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The Australian Government with The Office of the Australian Information Commissioner created an interactive tool to measure your current danger.


This engaging game will show you where your security is weak and how to improve it.

(This link will open in a new tab)

Many documents (physical and electronic) contain private information about you - making them extremely valuable to thieves


Keep your tax records, bank statements, council rate notices and utility bills safe and wherever possible, use encrypted websites for online transactions.


Shred all personal paperwork before you throw it out.  Cross-cut shredders are better for private information and credit cards.


Check your bank accounts and credit cards regularly for unauthorised transactions.


Get a yearly free credit report and monitor any significant changes (click here).


Ignore and delete phishing SMS texts and emails with links.  Be wary of online competitions, quizzes and charity raffles you haven’t heard of.


Read privacy conditions on websites and newsletters before opting in.


Check your online shopping sites offer encryption of your personal details and payments (evident by the lock symbol beside their website address, or an encrypted credit card processor on their payment page).


Add extra security layers on your online accounts. Click here for an example of encrypted account access.

It is not beauty that endears, it’s love


If you increase your security levels, make sure you use them to your advantage. A lock to your letterbox doesn't help if you don't use it, or if it can easily be opened (opt for a high-security key).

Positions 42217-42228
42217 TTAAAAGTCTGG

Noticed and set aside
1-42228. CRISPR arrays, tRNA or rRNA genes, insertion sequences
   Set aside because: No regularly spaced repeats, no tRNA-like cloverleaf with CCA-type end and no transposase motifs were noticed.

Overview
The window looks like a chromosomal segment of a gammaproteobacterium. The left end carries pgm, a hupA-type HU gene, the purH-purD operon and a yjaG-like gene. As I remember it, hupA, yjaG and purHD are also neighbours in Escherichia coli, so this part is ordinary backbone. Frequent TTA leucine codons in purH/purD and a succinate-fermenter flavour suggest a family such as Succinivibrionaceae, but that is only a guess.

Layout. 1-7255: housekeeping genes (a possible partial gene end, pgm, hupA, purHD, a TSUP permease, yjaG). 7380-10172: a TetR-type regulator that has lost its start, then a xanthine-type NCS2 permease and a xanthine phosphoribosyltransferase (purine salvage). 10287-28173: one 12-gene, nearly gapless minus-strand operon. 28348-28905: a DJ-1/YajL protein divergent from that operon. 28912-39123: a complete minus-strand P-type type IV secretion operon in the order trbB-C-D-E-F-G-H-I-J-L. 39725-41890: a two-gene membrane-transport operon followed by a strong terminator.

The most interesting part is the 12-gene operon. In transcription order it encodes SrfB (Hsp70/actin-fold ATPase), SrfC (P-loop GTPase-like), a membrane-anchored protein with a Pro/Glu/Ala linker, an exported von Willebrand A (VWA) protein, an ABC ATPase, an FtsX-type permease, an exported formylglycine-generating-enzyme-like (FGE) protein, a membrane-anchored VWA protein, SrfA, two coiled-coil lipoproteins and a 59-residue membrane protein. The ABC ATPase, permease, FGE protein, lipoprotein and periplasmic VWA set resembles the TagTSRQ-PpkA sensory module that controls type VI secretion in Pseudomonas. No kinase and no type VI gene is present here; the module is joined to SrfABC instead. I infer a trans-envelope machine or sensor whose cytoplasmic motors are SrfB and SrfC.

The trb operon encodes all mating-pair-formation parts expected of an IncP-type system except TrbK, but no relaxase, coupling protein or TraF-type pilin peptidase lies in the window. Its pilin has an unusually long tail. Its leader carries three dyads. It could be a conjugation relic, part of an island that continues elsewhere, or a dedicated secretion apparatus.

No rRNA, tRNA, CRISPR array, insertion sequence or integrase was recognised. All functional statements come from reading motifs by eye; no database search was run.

Strong password advice is recommended for a reason – along with using different passwords for each of your accounts.  Questions about you (such as the name of your first pet or first street you lived in) are often used in password reset confirmation checks, so keep these answers safe.

Increase your security before it’s too late. Call your mobile phone provider and add extra security questions to your account – in addition to your security PIN. (These questions need to be answered correctly for any porting request to be approved.)

Telstra - 1800 303 302


Optus - 1800 780 219

Vodafone - 1300 130 741

Image by Luke Chesser
4 ways to protect yourself online
Keep your date of birth and mobile number private where possible.

In times of panic or stress you can’t often think clearly.  We have created an Account Recovery Checklist to make it easier in case you become a victim later.


Record phone numbers and other details so you can immediately contact your financial institution and other private accounts.

Download, print, complete and then keep it in a safe space.



Don’t just ‘accept’


Websites are designed to encourage you to 'accept' privacy policies quickly, but it’s worth reading the fine print first.


Don’t click on links in emails or text messages as a general rule


They may contain a dangerous link and are an attempt to get personal information from you. Or they could install viral software on your device and then can scan your computer for bank and credit card details.


Check the sender’s email or phone number before

opening the email or answering the call


Many fake messages pretending to be from companies, banks, technology providers, the tax  office and social media groups have suspiciously long email addresses or a country code that has nothing to do with the actual company.

'Odd' email address with many characters and symbols is a definite warning sign that the email is fake.

Sometimes the design skills are excellent - making the email look legitimate at first glance. Take the time to check the sender’s details - if it doesn't look right then it probably isn't. And if you’re not sure – delete immediately.


Mistakes with grammar and spelling often indicate a fraudulent email, but thieves are getting better at sending credible messages.

Delete and block emails from addresses you do not recognise or are unsure about.

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